Here’s what to do with leftover house paint from home improvement projects
As DIY home-improvement projects go, painting is one that many people are willing to tackle because it’s relatively easy. In fact, perhaps the most challenging aspect of the job comes after you’re finished with the actual brushing and rolling: Disposing of the leftover paint and containers.
The Environmental Protection Agency estimates that as much as 10 percent of paint purchased in the U.S. annually goes unused, which means some 65 million gallons is either sitting in storage or headed for landfills. California law prohibits disposing of paint in landfills and requires that it be recycled or otherwise dispensed with safely. Thanks to many city and county drop-off centers as well as PaintCare, the paint manufacturers’ stewardship program, recycling has become a pretty painless process for consumers.
Using as a guide the three Rs of environmentalism — Reduce, Reuse and Recycle — you can maximize your home’s designer look while minimizing its environmental impact.
Start by accurately estimating how much paint you’ll need for your specific job to reduce the amount of waste in the first place. Height x width = square footage, and roughly speaking one gallon of paint will cover approximately 350-400 square feet, but that can vary depending on the texture and porousness of what you’re painting, whether it’s been primed and so on. All the major paint manufacturers, such as Benjamin Moore, Dunn-Edwards, Glidden and Sherwin-Williams, offer paint calculators on their websites. There are also smart-phone apps to help you estimate, and experts at paint stores can be an excellent resource.
Once you’ve finished the primary job at hand, it’s disposal time, and the first best step is to use up any leftover paint if possible. If you have just a small amount that you can store easily and safely, you may want to do just that so you’ll have some on hand for touchups when the need arises. Be sure to properly seal the can by first wiping away excess paint from around the rim and then firmly replacing the lid with a rubber mallet. If you have a moderate amount of leftovers, consider using it up by painting something else around the house, such as the inside of a closet or shed, a piece of furniture or maybe an accent wall. You can also put it to use by offering it to a friend or neighbor, an artist or a nonprofit organization, such as Habitat for Humanity.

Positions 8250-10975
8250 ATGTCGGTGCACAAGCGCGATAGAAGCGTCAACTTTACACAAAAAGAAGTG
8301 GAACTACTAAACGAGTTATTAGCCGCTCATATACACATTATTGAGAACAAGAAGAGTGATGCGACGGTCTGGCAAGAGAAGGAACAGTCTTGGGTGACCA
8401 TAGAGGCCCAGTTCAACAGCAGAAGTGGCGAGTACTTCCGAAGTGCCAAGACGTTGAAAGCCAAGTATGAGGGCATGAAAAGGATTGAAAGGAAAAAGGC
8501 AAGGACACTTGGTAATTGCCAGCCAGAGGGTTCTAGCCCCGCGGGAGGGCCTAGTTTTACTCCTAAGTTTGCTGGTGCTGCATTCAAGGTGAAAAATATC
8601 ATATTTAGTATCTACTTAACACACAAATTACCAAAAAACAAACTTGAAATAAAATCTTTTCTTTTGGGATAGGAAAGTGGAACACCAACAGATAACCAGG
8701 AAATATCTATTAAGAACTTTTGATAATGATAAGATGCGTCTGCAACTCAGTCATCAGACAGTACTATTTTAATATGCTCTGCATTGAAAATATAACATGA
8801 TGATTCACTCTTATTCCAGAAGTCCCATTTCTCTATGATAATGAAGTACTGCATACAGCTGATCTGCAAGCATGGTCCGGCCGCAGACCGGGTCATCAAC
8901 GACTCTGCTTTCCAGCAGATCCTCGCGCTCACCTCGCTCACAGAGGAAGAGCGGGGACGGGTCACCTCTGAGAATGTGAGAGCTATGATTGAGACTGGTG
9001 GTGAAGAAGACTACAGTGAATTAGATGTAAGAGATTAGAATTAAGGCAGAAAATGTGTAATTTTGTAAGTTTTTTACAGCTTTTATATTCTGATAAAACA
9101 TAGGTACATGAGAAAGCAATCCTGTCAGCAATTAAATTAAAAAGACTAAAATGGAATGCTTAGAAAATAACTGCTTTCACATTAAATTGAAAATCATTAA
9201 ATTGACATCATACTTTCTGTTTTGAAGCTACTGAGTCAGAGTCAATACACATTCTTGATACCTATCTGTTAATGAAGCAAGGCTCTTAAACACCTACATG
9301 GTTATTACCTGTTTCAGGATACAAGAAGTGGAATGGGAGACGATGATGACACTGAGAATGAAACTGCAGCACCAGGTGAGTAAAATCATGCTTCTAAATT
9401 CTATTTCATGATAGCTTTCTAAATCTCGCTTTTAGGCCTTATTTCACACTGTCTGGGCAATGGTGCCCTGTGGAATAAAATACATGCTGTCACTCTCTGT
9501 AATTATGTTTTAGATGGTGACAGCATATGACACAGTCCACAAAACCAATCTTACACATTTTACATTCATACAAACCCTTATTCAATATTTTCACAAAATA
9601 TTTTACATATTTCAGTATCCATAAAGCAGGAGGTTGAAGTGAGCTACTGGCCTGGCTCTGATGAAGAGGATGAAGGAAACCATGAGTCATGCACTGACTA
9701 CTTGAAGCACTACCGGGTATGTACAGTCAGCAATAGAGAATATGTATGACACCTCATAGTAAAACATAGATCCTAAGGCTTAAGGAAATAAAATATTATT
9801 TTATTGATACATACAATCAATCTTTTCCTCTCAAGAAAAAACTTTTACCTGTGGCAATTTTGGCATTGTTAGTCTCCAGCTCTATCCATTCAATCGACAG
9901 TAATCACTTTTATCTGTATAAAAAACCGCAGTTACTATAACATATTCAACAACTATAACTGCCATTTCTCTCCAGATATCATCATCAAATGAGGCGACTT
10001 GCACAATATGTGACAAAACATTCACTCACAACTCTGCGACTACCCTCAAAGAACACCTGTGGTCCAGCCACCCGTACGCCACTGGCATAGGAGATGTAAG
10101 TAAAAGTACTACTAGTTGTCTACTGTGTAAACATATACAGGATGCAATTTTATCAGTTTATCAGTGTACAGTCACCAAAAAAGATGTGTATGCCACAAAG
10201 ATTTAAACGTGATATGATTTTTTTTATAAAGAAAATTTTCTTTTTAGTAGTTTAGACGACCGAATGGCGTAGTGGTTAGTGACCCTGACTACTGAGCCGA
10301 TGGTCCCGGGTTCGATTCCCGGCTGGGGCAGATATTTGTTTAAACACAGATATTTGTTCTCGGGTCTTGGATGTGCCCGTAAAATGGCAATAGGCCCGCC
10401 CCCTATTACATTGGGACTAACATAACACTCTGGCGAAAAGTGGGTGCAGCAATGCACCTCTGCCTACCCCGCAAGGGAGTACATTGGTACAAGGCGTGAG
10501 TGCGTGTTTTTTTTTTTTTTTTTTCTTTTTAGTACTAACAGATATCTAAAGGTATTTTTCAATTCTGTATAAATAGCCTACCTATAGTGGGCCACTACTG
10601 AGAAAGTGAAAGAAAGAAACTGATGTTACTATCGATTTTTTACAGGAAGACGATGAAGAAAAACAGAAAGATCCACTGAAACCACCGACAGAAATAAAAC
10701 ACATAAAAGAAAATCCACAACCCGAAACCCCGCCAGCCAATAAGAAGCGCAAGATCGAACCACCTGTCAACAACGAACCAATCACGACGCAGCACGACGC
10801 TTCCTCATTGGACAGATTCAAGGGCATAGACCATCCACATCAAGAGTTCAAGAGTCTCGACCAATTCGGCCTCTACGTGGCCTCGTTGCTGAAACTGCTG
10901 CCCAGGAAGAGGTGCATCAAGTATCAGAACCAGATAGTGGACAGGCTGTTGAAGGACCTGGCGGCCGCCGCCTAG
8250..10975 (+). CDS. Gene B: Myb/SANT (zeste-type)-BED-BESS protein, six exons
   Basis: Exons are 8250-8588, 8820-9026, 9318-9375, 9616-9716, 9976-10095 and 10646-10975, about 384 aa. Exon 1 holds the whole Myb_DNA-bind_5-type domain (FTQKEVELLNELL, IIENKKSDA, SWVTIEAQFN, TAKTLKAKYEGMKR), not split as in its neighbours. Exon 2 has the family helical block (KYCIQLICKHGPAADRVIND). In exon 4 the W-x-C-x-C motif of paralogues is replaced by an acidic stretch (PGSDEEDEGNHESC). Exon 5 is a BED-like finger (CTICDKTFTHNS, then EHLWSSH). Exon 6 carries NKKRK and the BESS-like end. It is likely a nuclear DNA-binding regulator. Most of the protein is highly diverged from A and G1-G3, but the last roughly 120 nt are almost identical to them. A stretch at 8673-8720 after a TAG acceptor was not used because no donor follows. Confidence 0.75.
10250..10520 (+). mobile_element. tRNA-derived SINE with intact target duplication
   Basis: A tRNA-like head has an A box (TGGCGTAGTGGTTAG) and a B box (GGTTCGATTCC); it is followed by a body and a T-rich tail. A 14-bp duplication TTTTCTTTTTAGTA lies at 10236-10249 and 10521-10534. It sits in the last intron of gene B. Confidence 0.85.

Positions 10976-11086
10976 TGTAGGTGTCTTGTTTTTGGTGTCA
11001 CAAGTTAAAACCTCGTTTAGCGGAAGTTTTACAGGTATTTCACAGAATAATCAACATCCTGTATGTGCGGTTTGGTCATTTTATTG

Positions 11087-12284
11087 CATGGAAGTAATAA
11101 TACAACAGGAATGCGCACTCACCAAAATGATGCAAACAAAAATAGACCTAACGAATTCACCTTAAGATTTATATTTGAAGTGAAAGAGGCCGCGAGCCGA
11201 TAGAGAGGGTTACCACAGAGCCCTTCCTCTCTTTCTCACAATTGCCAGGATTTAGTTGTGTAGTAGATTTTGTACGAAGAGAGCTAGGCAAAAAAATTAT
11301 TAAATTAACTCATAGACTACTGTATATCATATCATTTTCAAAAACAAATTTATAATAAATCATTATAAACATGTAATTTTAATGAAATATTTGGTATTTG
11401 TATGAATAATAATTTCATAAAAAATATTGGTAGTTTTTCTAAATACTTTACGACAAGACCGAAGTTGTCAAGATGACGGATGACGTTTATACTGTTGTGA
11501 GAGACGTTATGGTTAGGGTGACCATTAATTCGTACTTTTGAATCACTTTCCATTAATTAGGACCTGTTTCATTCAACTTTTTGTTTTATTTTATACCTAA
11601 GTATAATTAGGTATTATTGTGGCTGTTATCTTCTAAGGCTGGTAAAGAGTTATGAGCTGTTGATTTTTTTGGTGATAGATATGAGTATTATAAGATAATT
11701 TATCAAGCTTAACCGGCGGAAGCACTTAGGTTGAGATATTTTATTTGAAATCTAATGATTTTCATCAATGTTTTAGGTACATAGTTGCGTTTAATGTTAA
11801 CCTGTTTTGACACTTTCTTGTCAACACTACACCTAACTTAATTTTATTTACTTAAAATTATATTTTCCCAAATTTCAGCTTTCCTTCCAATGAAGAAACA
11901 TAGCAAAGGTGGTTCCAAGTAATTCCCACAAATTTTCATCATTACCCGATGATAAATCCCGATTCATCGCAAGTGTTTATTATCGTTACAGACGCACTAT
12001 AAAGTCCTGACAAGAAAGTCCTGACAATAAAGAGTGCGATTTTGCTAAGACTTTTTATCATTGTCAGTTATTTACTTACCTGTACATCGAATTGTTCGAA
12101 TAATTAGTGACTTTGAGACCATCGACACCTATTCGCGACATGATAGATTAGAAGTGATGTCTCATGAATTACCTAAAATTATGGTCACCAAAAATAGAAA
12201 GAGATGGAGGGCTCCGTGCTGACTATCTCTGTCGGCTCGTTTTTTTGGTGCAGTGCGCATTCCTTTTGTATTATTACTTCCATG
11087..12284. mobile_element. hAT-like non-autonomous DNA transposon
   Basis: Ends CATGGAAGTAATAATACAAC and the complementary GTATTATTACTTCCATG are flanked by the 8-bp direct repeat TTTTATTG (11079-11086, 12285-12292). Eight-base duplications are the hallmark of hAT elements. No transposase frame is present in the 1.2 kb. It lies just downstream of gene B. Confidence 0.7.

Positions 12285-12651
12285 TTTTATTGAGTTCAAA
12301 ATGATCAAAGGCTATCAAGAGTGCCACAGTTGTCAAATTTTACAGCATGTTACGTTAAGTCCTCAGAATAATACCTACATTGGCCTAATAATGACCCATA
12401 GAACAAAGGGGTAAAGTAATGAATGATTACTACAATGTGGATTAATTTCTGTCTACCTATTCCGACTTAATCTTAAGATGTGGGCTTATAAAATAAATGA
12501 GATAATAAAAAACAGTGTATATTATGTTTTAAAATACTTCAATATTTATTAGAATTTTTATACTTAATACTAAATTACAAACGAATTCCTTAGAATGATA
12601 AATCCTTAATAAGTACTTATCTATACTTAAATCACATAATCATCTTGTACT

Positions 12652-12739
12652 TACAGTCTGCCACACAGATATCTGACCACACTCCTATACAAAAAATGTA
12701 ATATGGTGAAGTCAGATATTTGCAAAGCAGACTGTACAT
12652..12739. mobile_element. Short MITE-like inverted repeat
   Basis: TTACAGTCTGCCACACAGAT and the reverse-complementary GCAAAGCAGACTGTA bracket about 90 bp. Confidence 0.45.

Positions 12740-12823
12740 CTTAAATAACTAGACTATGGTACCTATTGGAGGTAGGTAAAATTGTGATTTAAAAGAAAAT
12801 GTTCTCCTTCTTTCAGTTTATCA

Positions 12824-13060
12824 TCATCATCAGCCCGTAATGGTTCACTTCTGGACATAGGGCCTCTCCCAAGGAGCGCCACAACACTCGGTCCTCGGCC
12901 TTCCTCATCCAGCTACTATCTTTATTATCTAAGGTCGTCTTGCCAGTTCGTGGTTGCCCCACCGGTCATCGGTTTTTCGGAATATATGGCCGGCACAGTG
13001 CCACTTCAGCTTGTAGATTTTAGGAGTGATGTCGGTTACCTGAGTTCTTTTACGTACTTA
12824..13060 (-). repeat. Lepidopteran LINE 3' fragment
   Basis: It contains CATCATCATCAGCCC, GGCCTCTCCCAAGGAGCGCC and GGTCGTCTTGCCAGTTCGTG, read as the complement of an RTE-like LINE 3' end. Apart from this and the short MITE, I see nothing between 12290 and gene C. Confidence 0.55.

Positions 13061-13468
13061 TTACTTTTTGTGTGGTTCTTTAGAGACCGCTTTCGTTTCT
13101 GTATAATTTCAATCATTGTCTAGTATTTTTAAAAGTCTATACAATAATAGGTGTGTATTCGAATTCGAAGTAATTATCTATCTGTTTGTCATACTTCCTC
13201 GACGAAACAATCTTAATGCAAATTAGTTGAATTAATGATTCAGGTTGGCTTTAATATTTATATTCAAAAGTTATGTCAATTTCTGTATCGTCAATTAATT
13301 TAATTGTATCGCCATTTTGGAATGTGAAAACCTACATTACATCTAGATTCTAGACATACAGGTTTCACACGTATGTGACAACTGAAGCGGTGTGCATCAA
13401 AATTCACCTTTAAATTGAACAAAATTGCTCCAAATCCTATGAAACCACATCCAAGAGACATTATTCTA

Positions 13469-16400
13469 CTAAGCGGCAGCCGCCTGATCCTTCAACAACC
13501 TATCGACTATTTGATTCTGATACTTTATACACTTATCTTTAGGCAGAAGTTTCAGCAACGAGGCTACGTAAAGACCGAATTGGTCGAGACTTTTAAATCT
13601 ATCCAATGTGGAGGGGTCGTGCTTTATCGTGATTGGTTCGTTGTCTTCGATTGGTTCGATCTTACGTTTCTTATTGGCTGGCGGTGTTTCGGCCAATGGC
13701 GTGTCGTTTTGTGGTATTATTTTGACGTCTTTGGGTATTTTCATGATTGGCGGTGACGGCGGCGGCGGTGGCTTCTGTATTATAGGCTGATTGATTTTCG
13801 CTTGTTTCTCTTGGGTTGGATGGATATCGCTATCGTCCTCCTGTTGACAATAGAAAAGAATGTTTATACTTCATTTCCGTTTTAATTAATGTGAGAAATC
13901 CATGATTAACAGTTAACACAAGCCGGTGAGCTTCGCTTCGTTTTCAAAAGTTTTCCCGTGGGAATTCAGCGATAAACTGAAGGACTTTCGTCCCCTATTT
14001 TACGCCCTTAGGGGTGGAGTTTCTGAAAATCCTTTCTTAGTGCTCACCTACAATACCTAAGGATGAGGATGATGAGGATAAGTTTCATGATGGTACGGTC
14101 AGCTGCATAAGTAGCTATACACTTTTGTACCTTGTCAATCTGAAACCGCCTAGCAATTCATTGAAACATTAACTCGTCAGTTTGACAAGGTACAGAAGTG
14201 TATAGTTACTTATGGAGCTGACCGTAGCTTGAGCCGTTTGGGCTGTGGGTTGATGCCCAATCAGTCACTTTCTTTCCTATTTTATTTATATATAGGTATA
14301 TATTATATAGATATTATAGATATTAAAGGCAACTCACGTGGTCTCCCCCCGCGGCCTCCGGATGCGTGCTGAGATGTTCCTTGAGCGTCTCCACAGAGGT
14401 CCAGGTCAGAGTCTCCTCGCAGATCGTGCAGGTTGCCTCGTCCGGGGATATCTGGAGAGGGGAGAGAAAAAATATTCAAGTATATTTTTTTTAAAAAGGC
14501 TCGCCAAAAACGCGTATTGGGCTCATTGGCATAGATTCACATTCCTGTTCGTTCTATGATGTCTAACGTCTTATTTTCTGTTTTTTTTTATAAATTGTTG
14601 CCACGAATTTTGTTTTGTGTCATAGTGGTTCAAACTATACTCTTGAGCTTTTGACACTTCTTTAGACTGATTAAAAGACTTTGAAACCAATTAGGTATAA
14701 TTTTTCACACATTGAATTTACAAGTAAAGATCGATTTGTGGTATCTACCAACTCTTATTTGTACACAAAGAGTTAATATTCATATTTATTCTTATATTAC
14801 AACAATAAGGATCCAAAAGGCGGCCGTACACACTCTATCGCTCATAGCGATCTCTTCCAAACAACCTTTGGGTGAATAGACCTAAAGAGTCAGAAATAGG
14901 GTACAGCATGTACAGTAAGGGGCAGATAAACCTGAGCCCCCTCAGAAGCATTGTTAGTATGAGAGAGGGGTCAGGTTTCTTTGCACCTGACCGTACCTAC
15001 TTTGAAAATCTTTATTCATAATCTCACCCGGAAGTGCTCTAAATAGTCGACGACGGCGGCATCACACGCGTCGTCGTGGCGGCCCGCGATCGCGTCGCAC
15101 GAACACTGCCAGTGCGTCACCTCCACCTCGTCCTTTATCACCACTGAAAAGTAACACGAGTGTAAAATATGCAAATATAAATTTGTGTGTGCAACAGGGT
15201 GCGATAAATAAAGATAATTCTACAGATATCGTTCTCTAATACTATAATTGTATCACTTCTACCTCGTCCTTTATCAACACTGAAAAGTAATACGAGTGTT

If you’re left with empty or nearly empty cans, simply leave them open to dry in a well-ventilated area out of reach of kids and pets and then place the dried, unsealed cans in your curbside trash or recycling bin, depending upon the regulations in effect in your area.
If you have no other use for the paint or the leftover amount is too much to dry and throw away, it’s now time to recycle, and you have plenty of options. Many cities and counties operate household hazardous waste facilities where you can drop off paint as well as aerosol cans, solvents, cleaning products and other hazardous waste. One major benefit of these collection centers is that they tend to be fairly liberal about the types of items they’ll accept, so making that trip can also be a good time to get rid of old, unused—and potentially unsafe—household cleaning products, chemicals and electronic waste. However, the downside is that sometimes they’re not conveniently located and hours of operation may be limited. Check with your local municipality for locations, hours and guidelines.
Conversely, many retail paint, hardware and home-improvement stores participate in the PaintCare program, acting as drop-off centers for leftover paint, primers, stains, sealers and clear coatings, such as shellac and varnish. These locations may be more geographically convenient, and they tend to operate daily during regular business hours. However, they do not accept aerosol cans, solvents or other waste items, and they require that paint be in well-sealed cans with their original manufacturer labels. Visit paintcare.org to locate a participating drop-off center near you.
Regardless of where you choose to drop off paint, there’s no additional charge to the consumer for this service, as you already paid that when you bought the paint via a mandated fee that funds recycling programs.
Paint that is determined to be suitable for recycling is either re-blended (mixed together, filtered and repackaged, usually in neutral colors) or re-processed (mixed with new paint and repackaged in a wider array of colors). If you want to be truly environmentally conscious, consider using recycled paint, some of which is offered free of charge, at the outset of your project. Information on where to acquire recycled paint can be found at paintcare.org.